By Javier Melian, co-founder of www.chrom-art.org


Last November I visited the just opened Louis Vuitton Foundation in Paris, designed by the famous architect Frank Gehry. This $143 million museum in the French capital is adjacent to the Jardin d'Acclimatation in the Bois de Boulogne of the 16th arrondissement.


The queue was humongous but my friend who works in a well known international gallery worked his charm with security and they let us jump ahead of a very unimpressed crowd that had been waiting hours to get in. I felt embarrassed but anyhow, being in the business has to have it perks plus I only had an hour to go round before rushing to get the Eurostar back to London.


Outside and inside the building is just spectacular. The glass armour and the absence of straight lines or regular surfaces makes you feel like you’ve been swallowed by a giant whale. The contours twirl and twist around themselves as mechanical serpentines. It is just beautiful.

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The building is inspired on the Grand Palais and other famous parisian glass structures.The two-story structure has 11 galleries of different sizes, a voluminous 350-seat auditorium on the lower-ground floor and multilevel roof terraces for events and art installations. Gehry had to build within the square footage and two-story volume of a bowling alley that previously stood on the site; anything higher had to be glass. The resulting glass building takes the form of a sailboat sails inflated by the wind. These sails glass envelop the "iceberg", a series of shapes with white flowery terraces.

In 2012, construction of the building reached a milestone with the installation of glass sails. These sails are made of 3,584 laminated glass panels, each unique and specifically curved to fit the shapes drawn by the architect.

The museum's collection, believed to be a combination of works owned by LVMH and Bernard Arnault, will be unveiled in three stages between October 2014 and September 2015. Highlights of the LVMH collection includes works by Jean-Michel Basquiat, Gilbert & George and Jeff Koons. For site-specific installations, the foundation commissioned works by Ellsworth Kelly, Olafur Eliasson, Janet Cardiff and George Bures Miller (starring Scott Tixier and Tony Tixier), Sarah Morris, Taryn Simon, Cerith Wyn Evans and Adrián Villar Rojas.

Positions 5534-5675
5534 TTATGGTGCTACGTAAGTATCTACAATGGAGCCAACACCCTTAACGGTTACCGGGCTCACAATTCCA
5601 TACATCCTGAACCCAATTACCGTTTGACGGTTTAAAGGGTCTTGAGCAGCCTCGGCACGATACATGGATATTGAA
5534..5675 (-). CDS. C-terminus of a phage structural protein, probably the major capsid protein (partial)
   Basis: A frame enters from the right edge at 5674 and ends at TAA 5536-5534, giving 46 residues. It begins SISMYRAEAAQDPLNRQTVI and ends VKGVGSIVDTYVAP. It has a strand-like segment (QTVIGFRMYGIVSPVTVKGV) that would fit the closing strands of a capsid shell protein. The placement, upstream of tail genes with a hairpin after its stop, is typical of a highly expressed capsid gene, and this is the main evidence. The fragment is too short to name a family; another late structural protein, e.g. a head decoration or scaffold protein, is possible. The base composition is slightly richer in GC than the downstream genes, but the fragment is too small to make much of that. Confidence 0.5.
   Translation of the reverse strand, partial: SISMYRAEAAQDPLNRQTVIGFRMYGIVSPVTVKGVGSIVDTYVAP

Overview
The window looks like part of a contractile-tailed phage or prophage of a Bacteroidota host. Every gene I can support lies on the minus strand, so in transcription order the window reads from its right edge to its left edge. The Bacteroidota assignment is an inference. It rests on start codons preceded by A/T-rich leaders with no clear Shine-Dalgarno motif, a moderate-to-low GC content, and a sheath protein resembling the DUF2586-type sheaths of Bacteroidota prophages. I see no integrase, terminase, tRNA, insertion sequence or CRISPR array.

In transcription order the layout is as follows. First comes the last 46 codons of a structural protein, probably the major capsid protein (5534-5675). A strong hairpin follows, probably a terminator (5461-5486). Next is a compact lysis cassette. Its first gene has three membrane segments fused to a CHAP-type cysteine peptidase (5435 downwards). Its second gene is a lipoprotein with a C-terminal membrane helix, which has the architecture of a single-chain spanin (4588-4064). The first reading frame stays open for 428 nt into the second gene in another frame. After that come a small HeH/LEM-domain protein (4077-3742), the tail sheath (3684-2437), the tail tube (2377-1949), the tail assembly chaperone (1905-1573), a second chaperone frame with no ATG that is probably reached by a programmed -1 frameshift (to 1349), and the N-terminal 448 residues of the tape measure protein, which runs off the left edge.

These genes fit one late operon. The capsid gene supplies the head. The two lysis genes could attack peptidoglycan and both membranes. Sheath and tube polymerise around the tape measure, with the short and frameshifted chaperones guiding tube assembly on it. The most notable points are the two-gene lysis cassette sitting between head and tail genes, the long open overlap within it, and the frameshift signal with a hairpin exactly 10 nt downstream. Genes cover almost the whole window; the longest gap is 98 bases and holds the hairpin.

Kelly made a curtain, Spectrum VIII (2014), consisting of 12 coloured strips, for the building’s auditorium. Villar Rojas created a water tank containing found objects, discarded sneakers and plants, installed under one of the 12 glass “sails” that provide the Fondation’s signature, swerving shape.

My personal favourite has to be Eliasson’s creation Inside the Horizon (2014), made up of 43 prism-shaped yellow columns that are illuminated from the inside and placed along a walkway.

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Playing with light and its coloured variations, geometric forms and reflective surfaces, Olafur Eliasson’s monumental installation offers the viewer new sensory and perceptual experiences. Like a giant kaleidoscope along the passageway, which follows the length of a reflecting pool, it feels like you are inside of a ray of sunshine.

A key piece to visit is the installation is by Taryn Simon. Anthropological in character, this commission uncovers the memory of the construction site of Frank Gehry’s building through those who took part in its making. Since 2013 the artist interviewed various tradesmen and collected objects, which reveal the invisible traces of the protagonists’ work, and the richness of the personal histories involved in this exceptional adventure.

Other works that caught my imagination were Gerhard Richter’s paintings, Bertrand Lavier’s neon lights and Christian Boltanski highly impacting triple video projections.


I wished I had more time to enjoy this visionary monument to human creativity. Still plenty of empty space inside that will be filled soon with the rest of the LMVH collection, hence looking forward to more visits to the City of Lights.

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